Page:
Researchers long ago identified a molecule that they felt held the secrets to a treatment for Parkinson’s disease, but the tiny protein known as Nurr1 had a complex lock that no one has been able to crack for more than a decade.
On Thursday, a team at the University of California, San Francisco, reported that they have photographs that show a way inside Nurr1 and a place where drugmakers could launch an assault on Parkinson’s. Their research is ongoing, but the latest findings appeared in Cell Chemical Biology.
“This molecule is widely regarded as an outstanding target for developing therapeutics to treat Parkinson’s disease,” said Pamela England, an associate professor of pharmaceutical chemistry in UCSF’s School of Pharmacy. “It’s a lot of years that people have wanted to pursue this target and haven’t had the structure, atomic resolution structure...to help them do it.”
Parkinson’s disease, like Alzheimer’s, ALS and Huntington’s disease, is a progressively debilitating illnesses with no cure. People who have the condition find it difficult to control moods and muscles because neurons in the midbrain can’t access enough of a key chemical known as dopamine that transmits signals between brain cells.
No one knows why this phenomenon occurs, but it affects 10 million people around the world.
Existing drugs provide only a temporary boost to dopamine signaling, but UCSF researchers said they believe they’ve identified a keyhole on Nurr1. That keyhole, they said in their paper, is located where another atom binds to a pocket on Nurr1. To find that pocket, researchers at UCSF had to figure out how to crystallize the Nurr1 molecule, locate atoms attached to it and create a high-resolution picture of a site where another atom had attached itself.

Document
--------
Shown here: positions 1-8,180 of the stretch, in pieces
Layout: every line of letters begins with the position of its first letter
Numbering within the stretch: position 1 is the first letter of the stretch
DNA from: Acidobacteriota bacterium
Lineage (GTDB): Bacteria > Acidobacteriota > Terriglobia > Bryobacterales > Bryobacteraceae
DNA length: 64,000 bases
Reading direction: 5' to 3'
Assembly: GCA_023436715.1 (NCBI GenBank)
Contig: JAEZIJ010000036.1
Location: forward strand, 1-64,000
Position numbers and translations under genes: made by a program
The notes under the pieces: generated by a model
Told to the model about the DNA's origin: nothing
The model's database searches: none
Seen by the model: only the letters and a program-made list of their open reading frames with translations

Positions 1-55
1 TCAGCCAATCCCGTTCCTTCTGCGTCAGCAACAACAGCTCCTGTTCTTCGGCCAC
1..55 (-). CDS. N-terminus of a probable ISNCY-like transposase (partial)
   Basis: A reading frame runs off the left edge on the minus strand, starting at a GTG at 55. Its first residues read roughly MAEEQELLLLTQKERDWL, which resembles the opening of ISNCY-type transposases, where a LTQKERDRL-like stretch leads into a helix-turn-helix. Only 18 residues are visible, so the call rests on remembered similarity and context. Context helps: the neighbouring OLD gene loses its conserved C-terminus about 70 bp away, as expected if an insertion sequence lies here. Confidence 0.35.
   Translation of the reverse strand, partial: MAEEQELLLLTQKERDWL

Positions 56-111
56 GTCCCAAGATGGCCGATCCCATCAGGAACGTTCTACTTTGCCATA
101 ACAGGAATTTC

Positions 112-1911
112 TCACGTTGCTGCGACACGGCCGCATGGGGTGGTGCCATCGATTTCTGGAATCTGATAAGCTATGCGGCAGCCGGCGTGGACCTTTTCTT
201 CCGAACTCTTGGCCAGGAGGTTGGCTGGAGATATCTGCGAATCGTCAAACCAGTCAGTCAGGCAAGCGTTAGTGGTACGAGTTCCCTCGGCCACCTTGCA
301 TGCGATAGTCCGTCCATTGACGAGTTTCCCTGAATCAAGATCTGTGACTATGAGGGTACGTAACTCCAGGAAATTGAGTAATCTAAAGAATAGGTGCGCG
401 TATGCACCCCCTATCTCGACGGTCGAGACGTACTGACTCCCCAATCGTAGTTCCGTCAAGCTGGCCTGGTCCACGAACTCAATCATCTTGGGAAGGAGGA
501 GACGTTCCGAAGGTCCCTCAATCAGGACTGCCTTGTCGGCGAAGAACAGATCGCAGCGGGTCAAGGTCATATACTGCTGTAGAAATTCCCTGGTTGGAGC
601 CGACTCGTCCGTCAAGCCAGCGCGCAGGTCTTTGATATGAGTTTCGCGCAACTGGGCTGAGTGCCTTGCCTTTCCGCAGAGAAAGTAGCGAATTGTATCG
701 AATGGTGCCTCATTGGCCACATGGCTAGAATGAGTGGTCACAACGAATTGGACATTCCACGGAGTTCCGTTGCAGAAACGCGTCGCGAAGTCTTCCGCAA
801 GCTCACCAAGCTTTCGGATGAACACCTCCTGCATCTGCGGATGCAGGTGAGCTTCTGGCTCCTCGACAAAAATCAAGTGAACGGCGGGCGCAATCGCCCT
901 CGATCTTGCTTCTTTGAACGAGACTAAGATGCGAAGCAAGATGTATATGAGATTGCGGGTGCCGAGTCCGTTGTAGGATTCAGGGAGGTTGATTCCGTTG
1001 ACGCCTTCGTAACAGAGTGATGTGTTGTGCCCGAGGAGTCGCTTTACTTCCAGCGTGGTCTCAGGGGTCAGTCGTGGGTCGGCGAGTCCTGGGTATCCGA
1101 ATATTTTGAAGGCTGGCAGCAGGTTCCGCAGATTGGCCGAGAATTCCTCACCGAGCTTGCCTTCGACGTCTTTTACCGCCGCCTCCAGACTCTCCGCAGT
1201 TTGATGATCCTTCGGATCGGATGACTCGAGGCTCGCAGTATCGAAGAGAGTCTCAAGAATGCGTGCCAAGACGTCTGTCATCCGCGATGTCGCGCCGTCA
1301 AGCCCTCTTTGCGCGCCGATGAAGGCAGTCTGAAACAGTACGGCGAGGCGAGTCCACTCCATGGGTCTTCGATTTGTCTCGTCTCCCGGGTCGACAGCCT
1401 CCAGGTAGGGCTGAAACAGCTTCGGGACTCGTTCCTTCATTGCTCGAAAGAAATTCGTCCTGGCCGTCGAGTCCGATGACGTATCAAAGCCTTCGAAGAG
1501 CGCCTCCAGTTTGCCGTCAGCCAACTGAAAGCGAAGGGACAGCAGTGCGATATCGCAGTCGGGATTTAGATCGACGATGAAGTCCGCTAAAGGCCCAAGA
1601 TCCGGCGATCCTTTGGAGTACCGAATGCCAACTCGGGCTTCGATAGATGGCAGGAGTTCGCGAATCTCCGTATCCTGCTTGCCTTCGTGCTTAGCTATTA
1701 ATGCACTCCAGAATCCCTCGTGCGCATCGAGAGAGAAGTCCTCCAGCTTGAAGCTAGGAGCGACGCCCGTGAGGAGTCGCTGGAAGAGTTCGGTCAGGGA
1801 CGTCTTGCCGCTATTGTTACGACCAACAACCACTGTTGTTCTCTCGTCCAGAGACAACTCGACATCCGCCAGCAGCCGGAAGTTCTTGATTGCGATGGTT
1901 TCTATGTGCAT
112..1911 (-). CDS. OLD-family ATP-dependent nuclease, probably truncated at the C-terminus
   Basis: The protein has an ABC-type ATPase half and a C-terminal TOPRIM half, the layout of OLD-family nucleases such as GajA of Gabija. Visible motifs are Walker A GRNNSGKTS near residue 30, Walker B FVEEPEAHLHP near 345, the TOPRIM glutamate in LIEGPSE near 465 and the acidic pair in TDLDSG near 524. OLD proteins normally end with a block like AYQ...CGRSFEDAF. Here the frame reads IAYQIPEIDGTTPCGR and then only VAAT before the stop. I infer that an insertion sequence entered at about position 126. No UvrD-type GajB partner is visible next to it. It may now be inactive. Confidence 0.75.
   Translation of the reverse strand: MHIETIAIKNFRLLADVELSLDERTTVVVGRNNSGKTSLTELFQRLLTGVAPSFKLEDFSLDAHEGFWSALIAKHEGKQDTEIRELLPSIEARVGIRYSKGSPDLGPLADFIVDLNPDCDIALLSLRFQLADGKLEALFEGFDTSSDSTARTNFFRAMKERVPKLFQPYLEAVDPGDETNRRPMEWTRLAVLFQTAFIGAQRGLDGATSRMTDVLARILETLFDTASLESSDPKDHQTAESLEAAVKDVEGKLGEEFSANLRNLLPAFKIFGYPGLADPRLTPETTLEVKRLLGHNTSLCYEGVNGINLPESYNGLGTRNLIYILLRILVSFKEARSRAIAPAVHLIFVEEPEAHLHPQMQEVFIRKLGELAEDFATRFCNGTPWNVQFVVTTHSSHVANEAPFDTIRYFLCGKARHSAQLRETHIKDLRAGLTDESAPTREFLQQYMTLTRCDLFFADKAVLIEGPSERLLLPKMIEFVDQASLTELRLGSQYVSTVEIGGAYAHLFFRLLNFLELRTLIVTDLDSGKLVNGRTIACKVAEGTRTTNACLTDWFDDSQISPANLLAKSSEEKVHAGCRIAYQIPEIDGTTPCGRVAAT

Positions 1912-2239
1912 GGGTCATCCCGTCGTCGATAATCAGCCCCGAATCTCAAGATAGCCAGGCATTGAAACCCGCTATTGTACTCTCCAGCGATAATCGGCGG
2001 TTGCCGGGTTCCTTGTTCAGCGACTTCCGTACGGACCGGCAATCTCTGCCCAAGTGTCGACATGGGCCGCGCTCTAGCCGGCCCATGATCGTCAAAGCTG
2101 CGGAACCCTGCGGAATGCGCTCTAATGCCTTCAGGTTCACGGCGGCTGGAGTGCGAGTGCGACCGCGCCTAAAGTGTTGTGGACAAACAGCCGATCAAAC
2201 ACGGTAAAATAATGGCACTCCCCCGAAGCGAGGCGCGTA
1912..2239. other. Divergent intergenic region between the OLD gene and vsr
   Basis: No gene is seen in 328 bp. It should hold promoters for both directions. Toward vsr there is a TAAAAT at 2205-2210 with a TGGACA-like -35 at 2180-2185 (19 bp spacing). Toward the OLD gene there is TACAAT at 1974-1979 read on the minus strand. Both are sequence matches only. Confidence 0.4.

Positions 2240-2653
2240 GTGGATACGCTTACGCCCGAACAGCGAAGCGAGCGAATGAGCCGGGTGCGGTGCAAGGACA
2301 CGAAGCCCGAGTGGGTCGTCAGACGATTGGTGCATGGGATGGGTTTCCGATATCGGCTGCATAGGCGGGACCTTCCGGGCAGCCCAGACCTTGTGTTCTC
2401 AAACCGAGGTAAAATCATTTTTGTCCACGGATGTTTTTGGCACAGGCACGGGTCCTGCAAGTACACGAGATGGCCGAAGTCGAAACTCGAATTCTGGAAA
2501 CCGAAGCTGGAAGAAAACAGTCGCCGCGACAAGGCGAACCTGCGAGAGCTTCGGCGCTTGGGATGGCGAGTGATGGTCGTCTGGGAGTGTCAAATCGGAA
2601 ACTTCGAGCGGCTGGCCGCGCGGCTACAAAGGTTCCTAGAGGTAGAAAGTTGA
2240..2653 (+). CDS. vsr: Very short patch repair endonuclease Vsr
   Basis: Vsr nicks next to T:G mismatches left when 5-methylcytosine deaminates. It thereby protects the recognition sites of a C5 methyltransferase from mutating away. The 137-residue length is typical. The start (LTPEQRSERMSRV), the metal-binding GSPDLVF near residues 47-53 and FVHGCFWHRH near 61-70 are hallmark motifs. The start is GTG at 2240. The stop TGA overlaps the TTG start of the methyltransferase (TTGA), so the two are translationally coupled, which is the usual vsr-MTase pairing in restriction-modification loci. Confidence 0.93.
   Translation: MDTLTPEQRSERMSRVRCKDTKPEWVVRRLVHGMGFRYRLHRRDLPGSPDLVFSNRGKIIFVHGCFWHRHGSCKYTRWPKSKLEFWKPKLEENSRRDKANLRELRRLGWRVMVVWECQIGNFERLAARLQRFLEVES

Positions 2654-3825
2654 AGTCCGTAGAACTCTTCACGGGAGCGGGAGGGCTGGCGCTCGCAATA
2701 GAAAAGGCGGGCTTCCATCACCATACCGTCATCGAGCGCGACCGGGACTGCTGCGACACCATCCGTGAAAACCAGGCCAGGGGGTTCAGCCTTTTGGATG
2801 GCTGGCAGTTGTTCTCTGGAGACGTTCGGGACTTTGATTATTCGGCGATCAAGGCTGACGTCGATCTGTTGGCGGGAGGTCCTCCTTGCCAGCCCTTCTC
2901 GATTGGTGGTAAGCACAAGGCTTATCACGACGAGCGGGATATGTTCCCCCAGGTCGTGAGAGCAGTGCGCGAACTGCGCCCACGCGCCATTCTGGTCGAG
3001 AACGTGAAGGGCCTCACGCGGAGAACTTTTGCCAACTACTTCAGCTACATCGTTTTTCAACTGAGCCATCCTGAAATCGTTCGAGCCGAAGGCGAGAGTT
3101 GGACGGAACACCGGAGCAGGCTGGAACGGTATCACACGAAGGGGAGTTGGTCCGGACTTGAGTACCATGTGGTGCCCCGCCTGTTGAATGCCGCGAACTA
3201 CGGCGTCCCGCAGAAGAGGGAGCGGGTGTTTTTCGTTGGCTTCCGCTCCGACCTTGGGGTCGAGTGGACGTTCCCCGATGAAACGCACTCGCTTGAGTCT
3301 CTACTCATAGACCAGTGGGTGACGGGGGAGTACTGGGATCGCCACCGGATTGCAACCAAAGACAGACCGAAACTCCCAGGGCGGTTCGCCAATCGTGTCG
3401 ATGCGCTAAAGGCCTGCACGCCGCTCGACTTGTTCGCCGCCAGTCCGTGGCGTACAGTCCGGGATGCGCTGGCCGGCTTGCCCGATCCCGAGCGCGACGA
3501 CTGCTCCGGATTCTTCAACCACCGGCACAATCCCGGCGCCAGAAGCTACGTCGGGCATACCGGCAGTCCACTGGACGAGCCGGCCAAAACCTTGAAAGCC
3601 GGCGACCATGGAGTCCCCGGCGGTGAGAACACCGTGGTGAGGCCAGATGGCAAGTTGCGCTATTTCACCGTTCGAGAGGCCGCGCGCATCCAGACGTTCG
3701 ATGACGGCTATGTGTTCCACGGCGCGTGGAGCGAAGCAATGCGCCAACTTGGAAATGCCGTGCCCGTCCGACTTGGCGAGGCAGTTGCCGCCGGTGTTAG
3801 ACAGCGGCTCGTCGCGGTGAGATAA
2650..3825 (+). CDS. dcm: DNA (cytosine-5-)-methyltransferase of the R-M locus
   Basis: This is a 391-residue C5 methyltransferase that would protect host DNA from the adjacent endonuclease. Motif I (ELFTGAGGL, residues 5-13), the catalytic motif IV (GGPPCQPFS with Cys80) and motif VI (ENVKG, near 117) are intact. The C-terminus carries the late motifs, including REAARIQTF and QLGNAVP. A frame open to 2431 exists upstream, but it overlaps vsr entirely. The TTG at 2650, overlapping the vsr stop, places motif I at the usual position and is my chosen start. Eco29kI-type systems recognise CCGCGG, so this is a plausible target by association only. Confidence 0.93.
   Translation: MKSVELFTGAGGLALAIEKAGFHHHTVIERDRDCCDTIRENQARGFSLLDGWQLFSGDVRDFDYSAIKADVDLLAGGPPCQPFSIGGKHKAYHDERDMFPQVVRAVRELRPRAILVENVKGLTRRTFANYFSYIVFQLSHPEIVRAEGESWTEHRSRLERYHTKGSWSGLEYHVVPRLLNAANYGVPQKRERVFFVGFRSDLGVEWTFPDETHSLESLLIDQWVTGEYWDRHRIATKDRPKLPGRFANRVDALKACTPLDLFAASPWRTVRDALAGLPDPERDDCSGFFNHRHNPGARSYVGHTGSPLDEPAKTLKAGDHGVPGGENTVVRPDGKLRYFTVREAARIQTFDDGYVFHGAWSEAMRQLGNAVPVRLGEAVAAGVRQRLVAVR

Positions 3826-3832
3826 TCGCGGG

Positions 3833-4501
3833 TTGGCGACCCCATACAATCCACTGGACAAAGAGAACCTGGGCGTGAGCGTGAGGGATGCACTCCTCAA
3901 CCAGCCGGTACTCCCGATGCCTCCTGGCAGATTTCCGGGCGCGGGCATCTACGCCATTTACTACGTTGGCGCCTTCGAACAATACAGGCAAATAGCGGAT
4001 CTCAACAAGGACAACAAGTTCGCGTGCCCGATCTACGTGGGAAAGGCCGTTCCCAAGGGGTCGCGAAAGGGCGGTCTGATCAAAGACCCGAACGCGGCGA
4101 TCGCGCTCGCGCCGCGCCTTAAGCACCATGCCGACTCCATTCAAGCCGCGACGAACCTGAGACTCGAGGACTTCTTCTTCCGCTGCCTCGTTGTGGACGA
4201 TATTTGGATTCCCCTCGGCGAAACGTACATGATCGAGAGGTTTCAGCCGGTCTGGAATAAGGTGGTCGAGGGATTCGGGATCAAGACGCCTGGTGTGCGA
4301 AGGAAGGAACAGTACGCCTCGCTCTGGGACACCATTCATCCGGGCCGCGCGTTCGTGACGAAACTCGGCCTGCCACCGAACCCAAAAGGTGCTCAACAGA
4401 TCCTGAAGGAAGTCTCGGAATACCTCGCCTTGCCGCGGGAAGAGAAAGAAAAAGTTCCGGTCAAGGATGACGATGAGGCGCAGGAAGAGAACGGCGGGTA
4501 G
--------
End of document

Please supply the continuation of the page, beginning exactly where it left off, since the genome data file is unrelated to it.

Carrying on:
That work began in 2015, and after 18 months, researchers had enough information to start testing out their hypotheses and writing the paper on their discoveries. England said that her team found that the DHL molecule is too unstable and reactive to be of much use in the therapeutic process but that drugmakers will likely try to develop other compounds that will bind to the site.
England said the molecule photographed on Nurr1 is a substance produced when cells dispose of excess dopamine. She and other researchers did further experiment on the substance, known as DHI, in laboratories and on zebrafish. They found that it increased Nurr1 activity, stimulating the genes involved in storing and producing dopamine.
That is exactly what pharmacologists have hoped to achieve with a Nurr1-targeting drug, England said.
“We hope these insights will lead to drugs that for the first time can target the underlying causes of Parkinson’s disease,” England said. “But more immediately, this discovery will allow us to better understand Nurr1’s role in the earliest stages of the disease. As always, with understanding comes hope.”
It typically takes 10 to 15 years to develop new drug therapies, England said, but the U.S. Food and Drug Administration could choose to fast-track therapies that drugmakers can show would not cause harm in trials.
“If you’re not going to do any harm, is there a chance you’re going to do some good?” England asked. “It all depends on the disease and how many people are impacted.”
What: Want to learn more about the latest advances in Parkinson’s research? The Parkinson’s Foundation is hosting a free educational event called “New Frontiers in Parkinson’s Research and Care.”
When: March 16, 9 a.m. to 1 p.m.
Where: Mission Oaks Community Center. 4701 Gibbons Drive, in Carmichael